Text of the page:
Marketers should leverage neuroscience to better understand the mobile consumer: report
Digging deeper into understanding what consumers feel and care about during the mobile purchase cycle is crucial in developing mobile user experiences, according to a report from Plastic Mobile.
Plastic Mobile?s ?The Science Behind Mobile Design? report looked at three mobile applications to compare consumer response to the purchase journey. It applied neuroscience principles to mobile commerce to determine consumers? emotional reactions to better understand user experience.
?We?ve been building up apps for about five and a half years,? said Melody Adhami, president of Plastic Mobile, New York. ?We make guesses as to how we think users are using it, but to actually measure their engagement through this neuromarketing study then we can get an idea if what we are doing is making an impact and getting the brand impression across properly. We can measure these things.
?There are two key takeaways,? she said. ?Number one is about studies in general. People do surveys, user testing, focus groups. What we learned is that people say one thing and they feel something different. When you are measuring what is happening with the brain activity, [and] getting different results. People say things because they have to say it or they think it will make someone happy.
?The other key thing finding is the importance of usability and design and the engagement that users had. What we would deem as uncluttered, less steps to completion, is actually measuring well with users when we measure brain activity.?
The study looked at 30 participants in March 2013.
Neuroscience at work
Plastic mobile used an EEG neuro-headset and eye-tracking glasses to measure the attentional and emotional activity of the user to determine what they were looking at first, last, most and least.
The study used the apps from Pizza Pizza, Best Buy and Hyatt Hotels to better understand user experience.
Plastic mobile divided the purchase journey into five steps: download and open app, browse products and services, select a predetermined product or service and add to cart, and go to checkout and purchase by entering personal information.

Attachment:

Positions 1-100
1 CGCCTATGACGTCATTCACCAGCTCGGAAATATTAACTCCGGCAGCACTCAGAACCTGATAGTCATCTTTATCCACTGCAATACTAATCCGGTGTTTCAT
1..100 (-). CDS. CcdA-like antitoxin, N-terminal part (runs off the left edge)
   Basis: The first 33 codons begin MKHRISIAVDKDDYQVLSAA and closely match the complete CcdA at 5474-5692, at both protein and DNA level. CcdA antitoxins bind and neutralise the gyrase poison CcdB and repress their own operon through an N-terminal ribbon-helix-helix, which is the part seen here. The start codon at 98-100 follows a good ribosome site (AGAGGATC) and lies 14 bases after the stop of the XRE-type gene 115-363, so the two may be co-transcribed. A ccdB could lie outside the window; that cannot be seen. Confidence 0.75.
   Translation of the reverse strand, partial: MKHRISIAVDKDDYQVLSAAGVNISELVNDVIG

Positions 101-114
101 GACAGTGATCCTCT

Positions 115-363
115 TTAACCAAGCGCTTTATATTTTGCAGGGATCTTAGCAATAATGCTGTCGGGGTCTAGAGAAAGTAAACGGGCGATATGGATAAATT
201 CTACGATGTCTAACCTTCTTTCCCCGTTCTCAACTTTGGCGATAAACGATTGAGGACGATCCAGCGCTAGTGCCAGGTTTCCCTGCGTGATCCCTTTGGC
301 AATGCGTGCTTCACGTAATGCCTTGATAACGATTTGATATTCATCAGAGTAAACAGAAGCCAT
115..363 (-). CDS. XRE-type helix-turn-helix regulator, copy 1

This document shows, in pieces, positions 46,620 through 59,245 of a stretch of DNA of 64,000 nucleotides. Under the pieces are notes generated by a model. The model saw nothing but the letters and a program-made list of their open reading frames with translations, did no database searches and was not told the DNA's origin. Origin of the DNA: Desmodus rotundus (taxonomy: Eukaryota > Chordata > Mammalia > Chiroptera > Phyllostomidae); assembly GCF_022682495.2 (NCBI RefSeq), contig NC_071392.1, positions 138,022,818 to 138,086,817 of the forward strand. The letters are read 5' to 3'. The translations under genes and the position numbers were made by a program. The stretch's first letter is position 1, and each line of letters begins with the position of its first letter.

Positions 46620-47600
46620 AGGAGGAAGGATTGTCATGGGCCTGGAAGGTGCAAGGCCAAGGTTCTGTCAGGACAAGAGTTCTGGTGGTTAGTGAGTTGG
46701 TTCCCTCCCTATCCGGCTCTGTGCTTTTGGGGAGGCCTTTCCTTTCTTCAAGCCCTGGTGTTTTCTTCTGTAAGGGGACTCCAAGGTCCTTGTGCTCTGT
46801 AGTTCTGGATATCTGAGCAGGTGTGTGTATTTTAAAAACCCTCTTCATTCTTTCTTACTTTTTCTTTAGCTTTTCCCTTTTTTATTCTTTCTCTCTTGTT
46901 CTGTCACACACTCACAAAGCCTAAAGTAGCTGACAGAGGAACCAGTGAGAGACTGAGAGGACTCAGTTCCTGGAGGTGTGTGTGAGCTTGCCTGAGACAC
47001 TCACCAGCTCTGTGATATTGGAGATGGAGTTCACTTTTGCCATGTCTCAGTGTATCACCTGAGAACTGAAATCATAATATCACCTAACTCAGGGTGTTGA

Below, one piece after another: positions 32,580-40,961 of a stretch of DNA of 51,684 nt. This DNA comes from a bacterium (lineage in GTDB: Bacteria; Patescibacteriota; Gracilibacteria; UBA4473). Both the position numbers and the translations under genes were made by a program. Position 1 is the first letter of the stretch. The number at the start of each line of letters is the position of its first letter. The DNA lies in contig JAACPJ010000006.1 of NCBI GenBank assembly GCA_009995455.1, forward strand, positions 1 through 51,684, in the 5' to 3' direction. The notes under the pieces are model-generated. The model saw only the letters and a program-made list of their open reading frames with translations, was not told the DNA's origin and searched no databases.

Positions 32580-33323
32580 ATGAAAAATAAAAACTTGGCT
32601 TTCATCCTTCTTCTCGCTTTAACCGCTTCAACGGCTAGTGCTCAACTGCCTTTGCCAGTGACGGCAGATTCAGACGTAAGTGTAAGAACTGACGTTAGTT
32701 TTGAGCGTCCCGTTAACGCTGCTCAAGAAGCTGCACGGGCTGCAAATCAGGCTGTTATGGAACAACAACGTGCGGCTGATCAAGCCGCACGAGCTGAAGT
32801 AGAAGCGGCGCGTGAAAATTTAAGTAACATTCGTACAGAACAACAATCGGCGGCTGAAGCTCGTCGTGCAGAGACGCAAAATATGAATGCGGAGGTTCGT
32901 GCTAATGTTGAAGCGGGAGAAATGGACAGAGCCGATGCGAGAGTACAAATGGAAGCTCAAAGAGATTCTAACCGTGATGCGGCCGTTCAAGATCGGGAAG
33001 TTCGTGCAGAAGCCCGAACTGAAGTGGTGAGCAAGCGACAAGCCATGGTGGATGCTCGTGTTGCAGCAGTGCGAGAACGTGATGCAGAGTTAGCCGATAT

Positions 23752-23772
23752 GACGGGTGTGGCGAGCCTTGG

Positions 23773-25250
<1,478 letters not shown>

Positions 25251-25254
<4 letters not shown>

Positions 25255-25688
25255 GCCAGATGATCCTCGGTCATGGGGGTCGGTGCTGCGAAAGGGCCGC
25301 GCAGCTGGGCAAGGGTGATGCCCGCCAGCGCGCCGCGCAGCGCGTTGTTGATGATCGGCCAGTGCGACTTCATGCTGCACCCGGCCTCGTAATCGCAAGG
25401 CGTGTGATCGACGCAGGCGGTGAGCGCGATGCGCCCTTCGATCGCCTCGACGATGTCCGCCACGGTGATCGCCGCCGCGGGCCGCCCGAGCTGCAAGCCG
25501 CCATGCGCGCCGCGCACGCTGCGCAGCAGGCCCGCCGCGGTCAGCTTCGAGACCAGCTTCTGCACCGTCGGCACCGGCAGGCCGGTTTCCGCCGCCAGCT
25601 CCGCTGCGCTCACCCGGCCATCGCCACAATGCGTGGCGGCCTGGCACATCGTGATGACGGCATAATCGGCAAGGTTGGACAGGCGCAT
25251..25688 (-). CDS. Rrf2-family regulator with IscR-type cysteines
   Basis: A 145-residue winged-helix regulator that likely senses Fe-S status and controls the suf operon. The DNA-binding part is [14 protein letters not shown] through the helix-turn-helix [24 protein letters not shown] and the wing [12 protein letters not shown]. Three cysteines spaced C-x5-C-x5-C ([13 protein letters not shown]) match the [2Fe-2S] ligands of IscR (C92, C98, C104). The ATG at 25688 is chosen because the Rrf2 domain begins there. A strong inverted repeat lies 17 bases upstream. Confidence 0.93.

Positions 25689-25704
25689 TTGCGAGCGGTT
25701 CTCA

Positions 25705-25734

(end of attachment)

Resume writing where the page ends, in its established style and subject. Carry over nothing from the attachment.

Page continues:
On the Pizza Pizza app, participants had to order a medium pizza and select three toppings. On the Best Buy app, they had to buy a waterproof digital camera and on Hyatt Hotels they had to book a hotel room for five nights in New York.
Participants began the study with an initial survey and then were given one to two minutes to navigate each app freely while wearing eye-tracking glasses. Plastic Mobile used the eye tracking to obtain qualitative insights about first impression and most visited pages.
Then participants followed step-by-step instructions for each app, and Plastic Mobile used eye tracking and EEG to obtain quantitative insights about brain reaction and visual attention. Participants also filled out a post-study survey at the end.
Each participant was instructed to bring their own iPhone 4, 4s or 5 for the experiment.
According to the study, consumers liked checkout more than browsing, despite indicating the opposite in surveys.
In the Pizza Pizza app, emotional engagement was at 2 percent during browsing and at 100 percent during checkout. They were also most interested while opening the app, at 86 percent, and least interested as they confirmed their purchase at 48 percent.
In the Best Buy app, there was an emotional peak of 92 percent and a peak in attention of 56 percent when it was opened and a low of 16 percent engagement and 0 percent attention at selection.
In the Hyatt app, consumers were most engaged during the launch with 80 percent engagement and least emotionally engaged at checkout with 0 percent. There was a peak in attention at open at 41 percent and a low at confirmation at 8 percent.
However, participants' own responses did not match up with the EEG results.
Sixty-two percent of participants said their favorite part of the Pizza Pizza app experience was selection, and 55 percent said checkout. However the EEG monitoring showed selection as the second lowest in terms of emotional engagement at 19 percent and the second lowest for attention at 56 percent.
Similarly, 62 percent of participants said their favorite part of the Best Buy app was selection, but their emotional engagement was at its lowest at 16 percent.
It seems that consumers may not actually say what they think or mean. Browsing may not actually get consumers excited.
The report also found that apps can influence overall brand perception.
From this report, Plastic Mobile offers a few suggestions to marketers: Create quick and easy user experiences, use screen real estate wisely, leverage images for greater purposes, enable quick load times, and maintain user interest.
?Marketers do a lot of usability testing. We know when someone likes something,? said Salome Sallehy, marketing directing of Plastic Mobile. ?To be able to measure how much they are liking it and how deeply they are engaging, both emotionally and intentionally. That is valuable.
?Marketers get wrapped up in the big idea,? she said. ?This is what marketers need to pay attention to ? usability and design and the detail. In mobile, IT and marketing overlap so much.
?This is an area where design and marketing need to be working closely together in order to deliver those details and that kind of experience that will make users happy. To understand how mobile elements are so different and understand the intricacies of that and to deliver to customer expectations, it is a different way of thinking for marketers.?
Rebecca Borison is editorial assistant on Mobile Marketer, New York